"I don't know why y'all ask me that. You know I'm not going to retract my statements," Flowers said. "I think we both talk a lot."


"I don't know why y'all ask me that. You know I'm not going to retract my statements," Flowers said. "I think we both talk a lot."


Steelers Have Edge If Things Get Dirty

<p>They sneak up on guys like Lee Flowers because they're looking for tape-recorder gold.</p> <p>"Uh, Lee, could you comment on your comments after the last game?" one Cleveland reporter asked.</p> <p>"I don't know why y'all ask me that. You know I'm not going to retract my statements," Flowers said. "I think we both talk a lot."</p>

Amen. But the Steelers' designated pulse-taker turned serious when asked a deadly serious question.

Lee, will this game get dirty?

"I don't know," he said. "I'm being honest with you. I thought the last game we played was going to be a dirty game, being that we talked so much the first game. But it was a pretty clean game, you know, that you guys could see. We don't know. If they want to play a dirty game, so be it."

Who would have the advantage?

"Us. All day long. I mean, they don't have nobody on their offense - other than chopping you - that can play dirty. Our offense is dirty guys. Ask Tampa. Warren Sapp will tell you how dirty our offense is."

So, of course, will Earl Little. A few plays after threatening to kill Hines Ward in a 2001 game, Little, the Browns' free safety, was carried off the field, out cold.

"We don't play dirty," said Ward, known as one of the more physical wide receivers in the game. "But if you want to smash-mouth and be a physical defense and play that type of game, we have the guys to do that. I mean, we have (Alan) Faneca and myself and Wayne Gandy and Fu (Chris Fuamatu-Ma'afala) and Jerome (Bettis) and those guys. I mean, if that's the type of game you want to play, we can play that game. We're going to play that game anyway. The loser goes home so you want to let it all out right now."

How ugly and dirty will this game get?

"As ugly as you want it to get," Ward said. "Like I said, the loser goes home. They're going to lay it all on the line and we're not going to hold back. I know I'm not. I'm going to go out there and do everything I can to help us win a ballgame."

Oh, and Flowers wanted to clear something up.

"Let me leave this Tampa thing alone, man. If I keep messing around with that I'll be in that damn division next year. Let me leave Tampa alone. But I think this is going to be a clean game. They've done such a good job by getting to the playoffs; those guys are just excited to be here right now."


Last year, Fuamatu-Ma'afala rushed for 453 yards in the final six regular-season games and 30 yards in the playoff win over the Baltimore Ravens. Upon the return of a rusty, still-hobbled Bettis, Fu did not carry the ball against New England.

This year, Fu has reverted to his previous, injury-plagued ways but flashed fresh legs and his brand of powerful inside running to gain 49 yards on 8 carries. He also caught a pass for 6 yards.

With a still-hobbled Bettis again being given a chance to return to the starting lineup in the playoffs, do the Steelers make the same decision as last post-season? Bettis, of course, gained only 8 yards on 9 carries in the loss to the Patriots.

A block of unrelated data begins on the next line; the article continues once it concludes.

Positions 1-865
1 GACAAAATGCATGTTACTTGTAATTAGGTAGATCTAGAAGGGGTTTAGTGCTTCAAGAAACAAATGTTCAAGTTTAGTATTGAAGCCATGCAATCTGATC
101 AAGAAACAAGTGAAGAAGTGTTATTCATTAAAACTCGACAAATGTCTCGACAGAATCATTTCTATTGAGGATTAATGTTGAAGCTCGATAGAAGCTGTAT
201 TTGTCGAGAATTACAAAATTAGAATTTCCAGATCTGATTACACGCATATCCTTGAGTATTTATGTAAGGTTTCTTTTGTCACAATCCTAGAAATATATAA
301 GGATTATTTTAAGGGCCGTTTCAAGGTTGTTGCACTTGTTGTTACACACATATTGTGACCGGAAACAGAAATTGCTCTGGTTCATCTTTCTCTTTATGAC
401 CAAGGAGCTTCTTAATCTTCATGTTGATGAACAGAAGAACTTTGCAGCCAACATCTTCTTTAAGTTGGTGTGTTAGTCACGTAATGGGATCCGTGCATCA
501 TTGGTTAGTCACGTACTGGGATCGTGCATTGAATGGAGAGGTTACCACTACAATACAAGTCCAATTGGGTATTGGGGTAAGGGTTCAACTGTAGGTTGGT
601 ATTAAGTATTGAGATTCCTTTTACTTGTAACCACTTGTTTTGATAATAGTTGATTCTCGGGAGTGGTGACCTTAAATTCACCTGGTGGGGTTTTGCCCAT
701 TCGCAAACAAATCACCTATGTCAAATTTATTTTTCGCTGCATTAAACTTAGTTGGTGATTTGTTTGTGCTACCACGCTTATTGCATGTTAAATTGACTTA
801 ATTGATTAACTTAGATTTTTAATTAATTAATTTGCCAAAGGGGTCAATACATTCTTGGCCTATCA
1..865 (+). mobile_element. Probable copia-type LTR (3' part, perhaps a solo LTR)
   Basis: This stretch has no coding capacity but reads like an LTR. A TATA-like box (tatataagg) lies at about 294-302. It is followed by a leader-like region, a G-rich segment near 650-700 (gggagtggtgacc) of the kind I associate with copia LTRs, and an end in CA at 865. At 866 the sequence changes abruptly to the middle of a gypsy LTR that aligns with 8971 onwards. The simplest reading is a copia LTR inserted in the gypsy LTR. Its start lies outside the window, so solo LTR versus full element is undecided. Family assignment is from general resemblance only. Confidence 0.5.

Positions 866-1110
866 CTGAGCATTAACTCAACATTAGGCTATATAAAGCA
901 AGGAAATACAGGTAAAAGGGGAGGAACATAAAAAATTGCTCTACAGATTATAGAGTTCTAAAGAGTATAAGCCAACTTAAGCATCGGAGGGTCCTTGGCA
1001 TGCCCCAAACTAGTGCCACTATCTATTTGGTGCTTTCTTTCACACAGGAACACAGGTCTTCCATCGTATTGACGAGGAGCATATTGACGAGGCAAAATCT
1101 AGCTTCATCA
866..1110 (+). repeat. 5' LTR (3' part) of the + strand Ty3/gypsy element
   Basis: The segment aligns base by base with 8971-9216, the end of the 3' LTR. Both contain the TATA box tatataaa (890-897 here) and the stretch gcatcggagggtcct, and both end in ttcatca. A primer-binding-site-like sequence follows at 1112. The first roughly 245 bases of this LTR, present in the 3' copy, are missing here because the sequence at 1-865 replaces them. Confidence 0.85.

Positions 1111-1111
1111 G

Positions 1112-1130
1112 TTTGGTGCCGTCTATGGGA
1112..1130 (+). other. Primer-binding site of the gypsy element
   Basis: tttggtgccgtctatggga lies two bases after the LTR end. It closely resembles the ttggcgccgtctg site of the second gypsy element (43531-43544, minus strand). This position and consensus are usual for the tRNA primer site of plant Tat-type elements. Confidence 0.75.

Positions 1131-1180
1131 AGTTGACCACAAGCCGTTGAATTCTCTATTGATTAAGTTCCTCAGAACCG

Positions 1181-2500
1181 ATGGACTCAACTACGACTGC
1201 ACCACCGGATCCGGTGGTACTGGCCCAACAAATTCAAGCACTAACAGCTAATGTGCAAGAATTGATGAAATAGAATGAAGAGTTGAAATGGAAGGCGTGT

"It could be the same situation but Jerome seems fine," said Fu, who added that he doesn't know what the coaches have in store for him today.

"Even last week, I didn't even expect to get six touches. I've just got to be ready in case they call my number. Running the ball is supposed to come natural and it did last week. I felt good last week."


This was the pre-game scouting report on Browns running back William Green before the previous Browns-Steelers game:

"He's just not the kind of back they envisioned. He's a guy you line up in the I and he pounds away, 4-5 yards at a time, and by the fourth quarter he's getting stronger and you're not. But they want him back there as a single back who's going to break long runs. That's not the kind of back he is. They should've known that when they drafted him. They're trying to fit a square peg in a round hole."

And today:

"William Green, that's the difference. They decided to not just give him five carries but to make him the man. That's the difference in the Browns."

Green will likely be the focal point of the Steelers' defensive game plan and thus force back-up quarterback Kelly Holcomb to win the game. Can he?

"He can get on a streak and do well," the source said. "But once he gets on a hot streak he thinks he's better than he is and forces some things."


Mike Mularkey would be committing career suicide by taking the job with the Cincinnati Bengals without assurances that someone as qualified as, say, Tom Modrak were taking over the personnel side. The Bengals won't do that, and are even down another scout with the passing of Joel Buchsbaum. … The top three picks in the draft will be: 1. Southern Cal QB Carson Palmer (Bengals or trade), 2. Michigan State WR Charlie Rodgers (Lions) and 3. Texas WR Roy Williams (Texans). Regional bias determines Nos. 2 and 3, but the freakish Williams is probably the gem here. … Why are the hard-playing Browns 8-point underdogs to a team that has underachieved this season? Because the laws of physics are stacked against Holcomb in his match-up with the City of Pittsburgh. Sports books fear most the laws of physics … Steelers, 30-17.

---Jim Wexell

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